Public Domain image via https://commons.wikimedia.org/wiki/File:LR44_Button_Cell_Battery_IEC_Standard_Version.jpg
Button batteries are small discs that are used to power many toys, accessories, hearing aids, remote controls and other household items. Even musical greeting cards contain these small batteries embedded within the card. While commonly used, these button batteries are dangerous for children. They are very small and, if eaten, can pose serious risks and dangers for children.
It has long been known that swallowing button batteries can be fatal or cause serious harm and, as a response in recent years, many manufacturers have been better securing these batteries and/or recalling products where risk may present itself.
Past research suggests “severe injuries in children, though relatively scarce, are on the rise.” (Associated Press via The Durango Herald). At that time the National Capital Poison Center in Washington D.C. reported each year more than 3,500 people of all ages swallow battery buttons. Children are particularly vulnerable to swallowing or inserting batteries in noses or ears.
In 2010 a medical report had been released which examines 10 cases treated at a Utah hospital between 1998 and 2008; this report emphasized the dangers of button batteries. In these cases all the patients were babies and young children, many required major surgery due to the battery ingestion. Dr. Albert Park, co-author and a head and neck specialist, states that their hospital sees at least one case a month.
In some instances if these are swallowed, the button batteries does simply passes through the body through stool, however occasionally the batteries do not pass through. If this occurs, the batteries can pose significant risk and be dangerous.
The National Capital Poison Center reports that many different bodily injuries can arise if a battery does not pass through the digestion system. For instance, batteries that get stuck in the esophagus can cause tissue damage, and in some cases, form an electrical current and result in a burn. Dr. Toby Litovitz, director of the agency, states in the throat “the window for safely removing batteries is only two hours.” (AP)
Dr. Litovitz also cites some statistics. She refers to 80 severe cases which have been reported since the 1970s and of these cases, approximately half have occurred since 2004; 10 of 14 deaths reported since 1977 occurred in the last six years. These statistics do not include cases which likely go unreported.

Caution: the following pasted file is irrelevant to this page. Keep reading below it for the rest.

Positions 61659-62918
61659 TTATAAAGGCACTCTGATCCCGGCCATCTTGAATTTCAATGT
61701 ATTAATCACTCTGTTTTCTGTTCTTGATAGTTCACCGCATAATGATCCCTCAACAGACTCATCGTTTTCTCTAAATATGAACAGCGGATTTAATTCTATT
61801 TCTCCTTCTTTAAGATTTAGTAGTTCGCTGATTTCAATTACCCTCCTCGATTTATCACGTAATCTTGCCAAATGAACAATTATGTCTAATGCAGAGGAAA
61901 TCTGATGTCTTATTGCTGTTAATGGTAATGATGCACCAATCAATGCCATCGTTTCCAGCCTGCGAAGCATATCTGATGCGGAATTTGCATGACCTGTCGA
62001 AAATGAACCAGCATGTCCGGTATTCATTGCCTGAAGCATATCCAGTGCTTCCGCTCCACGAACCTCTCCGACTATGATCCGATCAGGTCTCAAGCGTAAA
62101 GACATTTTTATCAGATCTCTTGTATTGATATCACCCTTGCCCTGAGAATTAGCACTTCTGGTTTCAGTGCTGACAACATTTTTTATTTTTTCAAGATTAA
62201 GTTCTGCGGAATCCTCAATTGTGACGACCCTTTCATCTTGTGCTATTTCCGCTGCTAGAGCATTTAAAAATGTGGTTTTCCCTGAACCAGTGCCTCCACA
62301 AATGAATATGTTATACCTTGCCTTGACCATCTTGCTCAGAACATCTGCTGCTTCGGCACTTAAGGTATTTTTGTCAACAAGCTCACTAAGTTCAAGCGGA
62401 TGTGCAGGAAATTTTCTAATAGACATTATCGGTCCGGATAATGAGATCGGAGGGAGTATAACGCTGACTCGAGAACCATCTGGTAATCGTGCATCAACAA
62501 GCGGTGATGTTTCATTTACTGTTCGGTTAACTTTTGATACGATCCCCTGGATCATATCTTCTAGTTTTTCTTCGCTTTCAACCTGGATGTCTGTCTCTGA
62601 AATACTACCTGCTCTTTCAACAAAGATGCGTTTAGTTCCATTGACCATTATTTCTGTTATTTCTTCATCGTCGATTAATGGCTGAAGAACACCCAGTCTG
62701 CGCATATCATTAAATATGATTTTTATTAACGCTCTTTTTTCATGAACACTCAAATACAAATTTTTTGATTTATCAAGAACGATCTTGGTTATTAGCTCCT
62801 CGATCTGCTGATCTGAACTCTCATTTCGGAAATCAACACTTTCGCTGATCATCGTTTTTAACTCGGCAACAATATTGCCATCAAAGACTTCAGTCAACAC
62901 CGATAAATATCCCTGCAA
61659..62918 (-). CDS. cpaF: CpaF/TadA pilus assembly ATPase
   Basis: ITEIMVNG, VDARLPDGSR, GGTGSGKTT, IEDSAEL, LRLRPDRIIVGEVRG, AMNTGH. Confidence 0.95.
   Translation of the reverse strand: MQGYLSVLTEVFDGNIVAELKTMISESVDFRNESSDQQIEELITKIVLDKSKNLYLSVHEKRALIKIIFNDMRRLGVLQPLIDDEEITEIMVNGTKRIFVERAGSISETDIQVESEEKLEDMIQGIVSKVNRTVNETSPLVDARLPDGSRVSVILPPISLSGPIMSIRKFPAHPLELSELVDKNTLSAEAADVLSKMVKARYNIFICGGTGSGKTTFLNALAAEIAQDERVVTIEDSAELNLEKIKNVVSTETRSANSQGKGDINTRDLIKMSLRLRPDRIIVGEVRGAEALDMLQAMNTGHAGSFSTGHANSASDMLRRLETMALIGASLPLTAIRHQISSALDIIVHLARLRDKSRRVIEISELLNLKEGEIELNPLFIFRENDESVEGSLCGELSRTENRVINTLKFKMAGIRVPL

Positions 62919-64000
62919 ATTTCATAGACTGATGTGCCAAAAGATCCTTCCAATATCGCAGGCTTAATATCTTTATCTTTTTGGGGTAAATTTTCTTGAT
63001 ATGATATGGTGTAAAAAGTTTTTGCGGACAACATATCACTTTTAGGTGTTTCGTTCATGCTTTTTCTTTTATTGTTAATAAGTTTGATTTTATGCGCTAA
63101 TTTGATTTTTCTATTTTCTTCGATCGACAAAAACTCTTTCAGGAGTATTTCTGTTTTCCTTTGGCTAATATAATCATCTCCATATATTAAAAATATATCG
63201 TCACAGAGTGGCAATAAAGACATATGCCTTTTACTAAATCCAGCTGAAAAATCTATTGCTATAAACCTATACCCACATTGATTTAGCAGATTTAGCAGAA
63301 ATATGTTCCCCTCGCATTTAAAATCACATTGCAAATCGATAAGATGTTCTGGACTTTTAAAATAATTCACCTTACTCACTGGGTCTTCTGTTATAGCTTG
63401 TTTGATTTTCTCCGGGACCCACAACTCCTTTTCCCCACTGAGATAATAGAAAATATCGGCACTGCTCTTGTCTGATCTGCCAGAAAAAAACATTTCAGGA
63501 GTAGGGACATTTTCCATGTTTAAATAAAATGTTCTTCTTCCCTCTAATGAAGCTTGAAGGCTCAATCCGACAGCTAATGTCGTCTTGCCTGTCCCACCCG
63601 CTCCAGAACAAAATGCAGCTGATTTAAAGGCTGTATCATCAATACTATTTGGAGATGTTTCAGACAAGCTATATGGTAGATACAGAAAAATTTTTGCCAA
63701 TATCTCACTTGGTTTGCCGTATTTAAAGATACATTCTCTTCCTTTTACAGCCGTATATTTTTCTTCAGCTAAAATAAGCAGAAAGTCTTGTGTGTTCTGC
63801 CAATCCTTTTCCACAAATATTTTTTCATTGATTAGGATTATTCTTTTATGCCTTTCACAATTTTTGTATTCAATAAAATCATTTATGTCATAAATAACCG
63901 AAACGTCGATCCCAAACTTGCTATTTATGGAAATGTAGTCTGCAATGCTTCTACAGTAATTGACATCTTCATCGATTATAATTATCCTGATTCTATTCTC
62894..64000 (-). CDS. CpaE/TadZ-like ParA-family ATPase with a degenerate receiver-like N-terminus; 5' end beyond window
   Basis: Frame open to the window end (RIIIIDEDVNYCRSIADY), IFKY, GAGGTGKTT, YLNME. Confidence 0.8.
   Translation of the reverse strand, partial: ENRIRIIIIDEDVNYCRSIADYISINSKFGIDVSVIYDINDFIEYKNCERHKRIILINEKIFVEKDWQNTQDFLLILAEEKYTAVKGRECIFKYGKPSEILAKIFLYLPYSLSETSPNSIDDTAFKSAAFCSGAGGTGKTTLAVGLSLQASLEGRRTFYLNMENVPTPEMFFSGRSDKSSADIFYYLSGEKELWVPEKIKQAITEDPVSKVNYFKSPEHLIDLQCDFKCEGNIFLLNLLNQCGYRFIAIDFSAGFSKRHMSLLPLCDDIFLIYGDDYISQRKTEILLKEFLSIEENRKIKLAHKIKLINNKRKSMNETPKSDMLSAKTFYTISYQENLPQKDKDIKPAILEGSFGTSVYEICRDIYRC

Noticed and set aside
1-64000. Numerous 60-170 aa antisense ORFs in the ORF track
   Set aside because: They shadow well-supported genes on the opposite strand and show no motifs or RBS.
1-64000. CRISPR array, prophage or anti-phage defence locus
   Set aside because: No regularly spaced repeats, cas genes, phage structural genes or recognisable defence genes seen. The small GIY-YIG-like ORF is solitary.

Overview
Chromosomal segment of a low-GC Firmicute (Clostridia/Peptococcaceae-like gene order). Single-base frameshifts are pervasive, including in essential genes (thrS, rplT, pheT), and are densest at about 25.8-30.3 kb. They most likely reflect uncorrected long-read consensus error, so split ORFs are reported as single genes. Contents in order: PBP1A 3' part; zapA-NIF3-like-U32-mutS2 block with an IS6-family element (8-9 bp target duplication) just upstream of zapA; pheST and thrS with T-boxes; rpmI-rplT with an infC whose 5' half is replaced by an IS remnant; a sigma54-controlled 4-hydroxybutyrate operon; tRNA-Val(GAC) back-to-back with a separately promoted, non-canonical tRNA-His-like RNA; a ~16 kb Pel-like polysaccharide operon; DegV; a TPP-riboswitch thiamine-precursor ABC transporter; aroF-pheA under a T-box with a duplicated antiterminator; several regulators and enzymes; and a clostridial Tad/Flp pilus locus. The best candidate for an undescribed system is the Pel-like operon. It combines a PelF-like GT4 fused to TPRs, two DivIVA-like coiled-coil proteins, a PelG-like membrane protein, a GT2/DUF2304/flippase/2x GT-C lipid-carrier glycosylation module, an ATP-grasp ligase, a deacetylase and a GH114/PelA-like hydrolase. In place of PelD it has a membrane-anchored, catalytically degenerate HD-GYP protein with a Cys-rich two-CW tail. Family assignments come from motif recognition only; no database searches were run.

This broaches some important questions. Why are these statistics on the rise? Are manufacturers paying less attention to security and creating products that are not as child friendly as we’d like? Perhaps, however it should also be considered that many more toys and household items are more likely to use batteries in today’s highly technologically centric society. This could potentially factor in the surge of severe injuries and deaths related to button batteries simply due to volume of batteries used.
Whatever the reason behind the rise, it is important for public awareness of this issue to ensure the safety of children. Many toys or other items have the batteries embedded and people may not even realize these small batteries are a part of the product.
In 2010 popular child-friendly restaurant Chuck E. Cheese recalled 1.1 million light-up rings and 120,000 star glasses due to the ingestion dangers associated with button batteries. Two incidents were reported with the rings, in one situation the child swallowed the battery, in the other, the battery was inserted into the nose. These fortunately did not result in injuries, but did illustrate the possibility of severe consequences.
If suspected ingestion of button batteries occurs, it is important to be careful how the situation is handled. It is best to get it checked out and follow the professionally recommended directives to avoid further injury or increase risks. The National Capitol Poison Center operates a round-the-clock hotline and posts steps on what to do if a suspected ingestion does occur.
Leigh has been writing on the web since 2007. She has a high interest in business, tech, higher education, and Washington D.C. and Northern Virginia travel, but loves to write about a variety of topics. In addition to writing on Writedge, she also runs a blog about the Washington DC Metro Area and a photography blog Photos by Leigh Goessl.